Thursday, June 23, 2011

Corn Lodging Follow-Up

The corn block is doing exceptionally well since I set up the woven containment system for each stalk.  In fact, the corn stalks have grown almost 1/2 foot since last weekend and are now up to 36" tall.  
This won't be the end of my worries, though.  When I picked the corn variety "Honey & Cream" from the catalog, it was because the description sounded so good:   

"Nothing beats the old-fashioned flavor of this classic, bicolor corn.  
Succulent and sweet, 7 inch ears form 12 rows of the most flavorful, creamy kernals".  

I had fixated on "old-fashioned flavor" and "flavorful, creamy kernals".   I failed to seriously take into account the rest of the description:  "Robust, 7 foot tall plants ..."  

                                                  7-FOOT TALL PLANTS!!  

What was I thinking?  Obviously, I wasn't.  Most corn varieties for the home garden fall in the 5-6 foot range which would have been a better height for my garden.  With the corn growing in a 16" high raised cinderblock bed, the tops may eventually be unreachable.   ..."where corn grows as high as an elephant's eye"...

So my plan is to add 8 foot stakes at the corners and continue to corral the block of corn inside the twine enclosure to prevent "stalk lodging".  That's when the corn plant is actively growing ears and breaks in the middle of the stalk from strong gusts of wind.  The result from this type of lodging is pretty much total loss of the plant.

I'll be learning more from growing this block of corn than I had ever imagined...

Monday, June 20, 2011

Corn Lodging in the Home Garden

I know a lot of gardeners in the Sacramento Valley have planted corn as part of their vegetable garden mix.  But wind conditions on Sunday were really bad for the young corn stalks just getting going with our late spring heat.  Gusts of dry, northwest winds started up early in the morning with a few strong gusts to 30 mph; sustained winds were between 18-20 mph.  I looked out the kitchen window around 10:00 am and couldn't believe what had happened to the corn.  The stalks were lying almost horizontally in the bed and the wind was continuing to beat them down in erratic waves.

I ran out to see how bad it was.  It was bad.  It could have been worse had I not planted baby pumpkins at the south side of the bed.  They were holding the end stalks up just enough to keep the stalks from lying flat on the ground.  I'd heard of this condition and even seen pictures of it in huge corn acreages, but never thought it would happen in my garden.  It was "corn lodging".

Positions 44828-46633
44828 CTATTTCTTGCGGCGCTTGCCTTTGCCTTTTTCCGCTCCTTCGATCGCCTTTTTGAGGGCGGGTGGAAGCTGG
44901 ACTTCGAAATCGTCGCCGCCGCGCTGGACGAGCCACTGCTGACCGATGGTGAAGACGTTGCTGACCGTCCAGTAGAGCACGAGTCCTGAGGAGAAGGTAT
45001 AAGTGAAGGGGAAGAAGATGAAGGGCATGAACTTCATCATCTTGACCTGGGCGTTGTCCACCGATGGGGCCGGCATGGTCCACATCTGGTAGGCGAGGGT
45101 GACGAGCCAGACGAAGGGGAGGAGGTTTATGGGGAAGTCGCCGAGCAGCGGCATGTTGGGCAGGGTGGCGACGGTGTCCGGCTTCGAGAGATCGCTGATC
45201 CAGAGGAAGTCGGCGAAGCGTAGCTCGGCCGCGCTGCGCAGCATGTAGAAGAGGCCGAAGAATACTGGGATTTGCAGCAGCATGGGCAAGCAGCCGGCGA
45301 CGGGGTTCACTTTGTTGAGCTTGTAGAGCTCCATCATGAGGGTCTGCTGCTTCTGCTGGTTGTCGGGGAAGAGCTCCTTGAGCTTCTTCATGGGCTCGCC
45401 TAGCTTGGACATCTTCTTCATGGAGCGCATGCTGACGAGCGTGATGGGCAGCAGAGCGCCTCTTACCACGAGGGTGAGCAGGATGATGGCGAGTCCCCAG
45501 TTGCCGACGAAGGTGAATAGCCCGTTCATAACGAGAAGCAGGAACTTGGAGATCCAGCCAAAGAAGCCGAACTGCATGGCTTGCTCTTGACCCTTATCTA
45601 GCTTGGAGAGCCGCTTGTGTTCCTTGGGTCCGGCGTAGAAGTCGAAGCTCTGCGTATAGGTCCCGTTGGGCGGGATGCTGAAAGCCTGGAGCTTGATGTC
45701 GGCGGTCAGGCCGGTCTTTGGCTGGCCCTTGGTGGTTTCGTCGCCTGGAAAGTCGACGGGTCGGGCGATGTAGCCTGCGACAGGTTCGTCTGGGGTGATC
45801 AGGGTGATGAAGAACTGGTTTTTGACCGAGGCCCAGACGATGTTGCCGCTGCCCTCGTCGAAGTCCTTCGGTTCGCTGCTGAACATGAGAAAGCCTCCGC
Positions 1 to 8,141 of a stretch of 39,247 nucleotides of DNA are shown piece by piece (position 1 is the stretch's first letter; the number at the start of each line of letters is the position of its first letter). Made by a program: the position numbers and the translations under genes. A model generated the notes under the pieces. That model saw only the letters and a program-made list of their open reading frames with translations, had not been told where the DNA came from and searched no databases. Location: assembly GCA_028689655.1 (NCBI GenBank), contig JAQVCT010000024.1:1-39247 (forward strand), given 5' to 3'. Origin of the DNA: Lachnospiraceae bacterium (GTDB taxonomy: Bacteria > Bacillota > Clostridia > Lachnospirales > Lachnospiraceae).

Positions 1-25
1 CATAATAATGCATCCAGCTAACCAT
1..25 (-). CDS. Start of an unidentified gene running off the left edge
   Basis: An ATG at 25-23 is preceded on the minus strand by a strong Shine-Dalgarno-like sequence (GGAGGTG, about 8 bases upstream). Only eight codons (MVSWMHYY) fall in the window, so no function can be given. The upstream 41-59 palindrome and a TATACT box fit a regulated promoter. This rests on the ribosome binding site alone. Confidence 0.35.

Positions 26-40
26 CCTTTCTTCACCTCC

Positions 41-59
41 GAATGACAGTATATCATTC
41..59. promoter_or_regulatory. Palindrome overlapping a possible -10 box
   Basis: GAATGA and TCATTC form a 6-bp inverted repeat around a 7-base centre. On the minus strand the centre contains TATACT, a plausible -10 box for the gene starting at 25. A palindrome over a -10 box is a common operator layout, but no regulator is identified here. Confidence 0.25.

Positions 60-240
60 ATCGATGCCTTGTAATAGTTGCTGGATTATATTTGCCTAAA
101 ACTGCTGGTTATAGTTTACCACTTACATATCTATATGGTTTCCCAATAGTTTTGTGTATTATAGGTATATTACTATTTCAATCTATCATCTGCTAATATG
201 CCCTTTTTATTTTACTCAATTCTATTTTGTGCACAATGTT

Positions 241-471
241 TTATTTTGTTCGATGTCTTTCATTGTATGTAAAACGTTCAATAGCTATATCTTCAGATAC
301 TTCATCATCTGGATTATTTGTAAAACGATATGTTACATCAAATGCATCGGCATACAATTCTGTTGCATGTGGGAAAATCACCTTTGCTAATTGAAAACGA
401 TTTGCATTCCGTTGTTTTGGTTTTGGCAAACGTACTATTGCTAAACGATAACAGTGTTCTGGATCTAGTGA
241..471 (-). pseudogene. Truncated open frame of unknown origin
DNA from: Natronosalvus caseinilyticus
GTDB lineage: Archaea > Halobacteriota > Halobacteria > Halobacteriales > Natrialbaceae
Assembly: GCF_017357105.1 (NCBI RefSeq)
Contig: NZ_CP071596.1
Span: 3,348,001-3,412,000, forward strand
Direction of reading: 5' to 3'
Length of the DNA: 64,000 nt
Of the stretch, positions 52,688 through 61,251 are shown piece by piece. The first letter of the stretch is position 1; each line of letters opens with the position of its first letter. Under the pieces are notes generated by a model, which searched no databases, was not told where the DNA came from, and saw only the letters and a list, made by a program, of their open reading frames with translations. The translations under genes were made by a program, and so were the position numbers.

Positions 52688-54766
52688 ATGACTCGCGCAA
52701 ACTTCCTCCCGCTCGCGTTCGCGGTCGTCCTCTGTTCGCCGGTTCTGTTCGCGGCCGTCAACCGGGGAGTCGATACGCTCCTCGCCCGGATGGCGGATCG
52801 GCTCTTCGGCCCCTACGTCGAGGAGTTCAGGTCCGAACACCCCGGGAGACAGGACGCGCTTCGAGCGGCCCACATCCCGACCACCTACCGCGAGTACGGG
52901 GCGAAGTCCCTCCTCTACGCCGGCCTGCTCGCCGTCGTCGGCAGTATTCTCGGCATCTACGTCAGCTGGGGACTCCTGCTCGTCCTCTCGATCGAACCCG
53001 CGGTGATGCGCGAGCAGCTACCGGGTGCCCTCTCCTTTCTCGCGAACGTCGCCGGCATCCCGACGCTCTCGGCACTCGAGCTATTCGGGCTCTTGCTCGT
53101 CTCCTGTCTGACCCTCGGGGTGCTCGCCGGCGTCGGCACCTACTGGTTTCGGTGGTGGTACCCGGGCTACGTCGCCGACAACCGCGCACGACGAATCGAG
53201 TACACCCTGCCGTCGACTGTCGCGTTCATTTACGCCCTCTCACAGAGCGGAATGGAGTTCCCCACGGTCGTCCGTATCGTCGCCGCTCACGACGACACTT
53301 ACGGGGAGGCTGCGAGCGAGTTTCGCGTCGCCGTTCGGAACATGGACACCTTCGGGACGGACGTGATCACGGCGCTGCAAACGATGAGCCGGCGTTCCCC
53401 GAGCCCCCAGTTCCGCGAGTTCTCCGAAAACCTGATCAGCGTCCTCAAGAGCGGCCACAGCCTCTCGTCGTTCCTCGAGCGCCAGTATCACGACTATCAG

Corn can stand slow wind speeds with the roots acting as guy ropes to anchor the plants against lodging.  But during high wind events, the windward roots are pulled from the soil while the leeward roots start to buckle from the fluctuating changes in the direction of the wind, causing the plants to compress down onto the next row of plants.

When lodging happens in large corn fields a decision is often made to leave the corn alone for a few days while the stalks redevelop a root-system, causing the stalks form into a vertical pattern called "goosenecking".  This may decrease photosynthesis and increase the potential for diseases, but it is usually not a complete loss for the farmer.

Because my block of corn is significantly smaller than in the big farms, I decided to use a method for holding the stalks up throughout the season and help prevent possible lodging as our summer winds blow through the valley.

I don't remember where I had seen this method but I know I'm not the first one to use it for the home garden.  It's a simple weaving of twine down the rows in one direction and through the rows in a perpendicular direction, leaving each corn stalk in its own protective cage of twine.

The corn stalks are now back to almost upright positions.  More twine levels will be added as the stalks continue to grow.

Although I feed the corn with fish emulsion every weekend, I decided to add an additional side-dressing of vegetable fertilizer (5-10-10) to encourage faster root development.  Now I just need to wait and see if the corn recovers and gets back on its way to growing tasty late summer treats.

Wednesday, June 8, 2011

Will Old Zucchini Seeds Germinate?

A question one of my readers asked, after seeing some of the old seeds I was planting, was if old Zucchini seeds will germinate.  I can now say YES! …and NO.  The Squash ‘Slender Gem’ from 2005 and Zucchini ‘Round Bush’, also from 2005 did not germinate—none ever even broke the surface.  But the Zucchini ‘Revenue’ from 2005 all germinated and have grown to healthy plants in their 4” pots.   My suggestion if you’re wondering about planting seeds 3 years or older is to plant them in 4” pots rather than directly into the garden, in case they don’t germinate.  But also make sure you leave some space in the garden for the plants in case they do germinate.

Seed germination has not been a big issue with this years crops since most of the seedlings came up by the third week of May.  It was the last week of May and the first week of June that has had the most impact on all of the plants.  I lost the ‘Orange Delight’ melon which just did not thrive in the unseasonably cold and damp.  And the melons ‘Hales Best’ and ‘Jenny Lind’ are just hanging on.  I may just plant a fresh crop now that the weather is warming up.

Equally holding on are the tomatoes, peppers, eggplant and okra.  They’re still in the 6-packs with too little root development to transplant to 4” pots.  With a three week minimum rooting period in the 4” pots before transplanting into the gardens, it will likely be mid-July before any of them get transplanted into the gardens. 

Looks like September harvests will be very big this year…